Private not-for-profit hospitals in the Lowcountry region of South Carolina once again are taking a stab at consolidating their acute-care operations.
Late last week Bon Secours-St. Francis Xavier Hospital in Charleston, S.C.; Charleston-based Roper CareAlliance; and Charlotte, N.C.-based Carolinas HealthCare system signed a memorandum of understanding to form a new company.
The partners said the new company will oversee 165-bed Bon Secours-St. Francis Xavier Hospital, 400-bed Roper Hospital, 104-bed Roper Hospital North and related medical assets. Carolinas HealthCare, which has a management contract with Roper, will manage the new system and have a financial stake in it.
The deal would eliminate competition between Charleston's private not-for-profit hospitals, consolidating 42% of the city's nonfederal acute-care beds.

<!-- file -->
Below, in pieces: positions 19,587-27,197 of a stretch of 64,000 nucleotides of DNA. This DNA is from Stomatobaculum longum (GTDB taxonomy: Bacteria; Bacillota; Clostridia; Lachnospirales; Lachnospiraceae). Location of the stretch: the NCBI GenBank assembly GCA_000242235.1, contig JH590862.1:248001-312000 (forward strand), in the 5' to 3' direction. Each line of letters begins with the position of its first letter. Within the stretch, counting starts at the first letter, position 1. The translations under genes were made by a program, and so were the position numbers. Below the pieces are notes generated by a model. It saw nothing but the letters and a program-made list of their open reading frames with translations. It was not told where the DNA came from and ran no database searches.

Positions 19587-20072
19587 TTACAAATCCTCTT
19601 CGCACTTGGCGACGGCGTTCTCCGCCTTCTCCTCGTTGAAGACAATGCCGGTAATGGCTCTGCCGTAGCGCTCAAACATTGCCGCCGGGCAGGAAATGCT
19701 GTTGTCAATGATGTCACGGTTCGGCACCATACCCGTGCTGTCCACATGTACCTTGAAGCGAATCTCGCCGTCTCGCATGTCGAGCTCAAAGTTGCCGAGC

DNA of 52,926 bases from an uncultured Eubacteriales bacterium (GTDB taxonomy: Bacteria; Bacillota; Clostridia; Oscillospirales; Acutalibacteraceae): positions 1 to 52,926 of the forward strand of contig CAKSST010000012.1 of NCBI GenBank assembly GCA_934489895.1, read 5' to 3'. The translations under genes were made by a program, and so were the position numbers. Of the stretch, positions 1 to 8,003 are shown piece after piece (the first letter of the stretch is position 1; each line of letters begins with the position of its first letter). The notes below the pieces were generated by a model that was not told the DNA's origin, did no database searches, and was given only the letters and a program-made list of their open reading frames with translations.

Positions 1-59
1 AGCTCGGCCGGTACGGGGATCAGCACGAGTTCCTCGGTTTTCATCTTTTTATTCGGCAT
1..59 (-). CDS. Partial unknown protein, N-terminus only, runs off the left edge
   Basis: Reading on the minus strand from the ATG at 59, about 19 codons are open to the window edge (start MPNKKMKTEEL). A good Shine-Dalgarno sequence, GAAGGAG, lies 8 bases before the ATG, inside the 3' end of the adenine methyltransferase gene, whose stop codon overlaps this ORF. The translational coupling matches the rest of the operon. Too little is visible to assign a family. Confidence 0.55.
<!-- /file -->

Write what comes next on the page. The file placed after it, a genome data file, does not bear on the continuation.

It's the second go-around for Bon Secours-St. Francis and Roper.
Several years ago they formed a joint development company called Lowcountry Health System to battle Nashville-based Columbia/HCA Healthcare Corp., which entered the Charleston market in 1994 through its merger with Hospital Corporation of America.
In 1995, Lowcountry lost its fight with Columbia over a bid to lease the three hospitals owned by Medical University of South Carolina in Charleston. A year later, Bon Secours and Roper dissolved Lowcountry.
But they may have another shot at the MUSC facilities with Carolinas as its new business partner.
Because of Columbia's legal problems, MUSC officials said they are reconsidering their pending lease agreement with the company.
Separately, South Carolina Administrative Law Judge John D. Geathers late last week threw out a lawsuit aimed at blocking the mergerlike partnership between 553-bed Richland Memorial Hospital and 375-bed Baptist Medical Center, the two largest hospitals in Columbia, S.C.
The judge ruled the plaintiffs, two Richland County residents, had no standing to challenge the hospitals' certificate of public advantage allowing them to affiliate.
The COPA extends state antitrust immunity to the hosptials in exchange for certain limits on their business activities.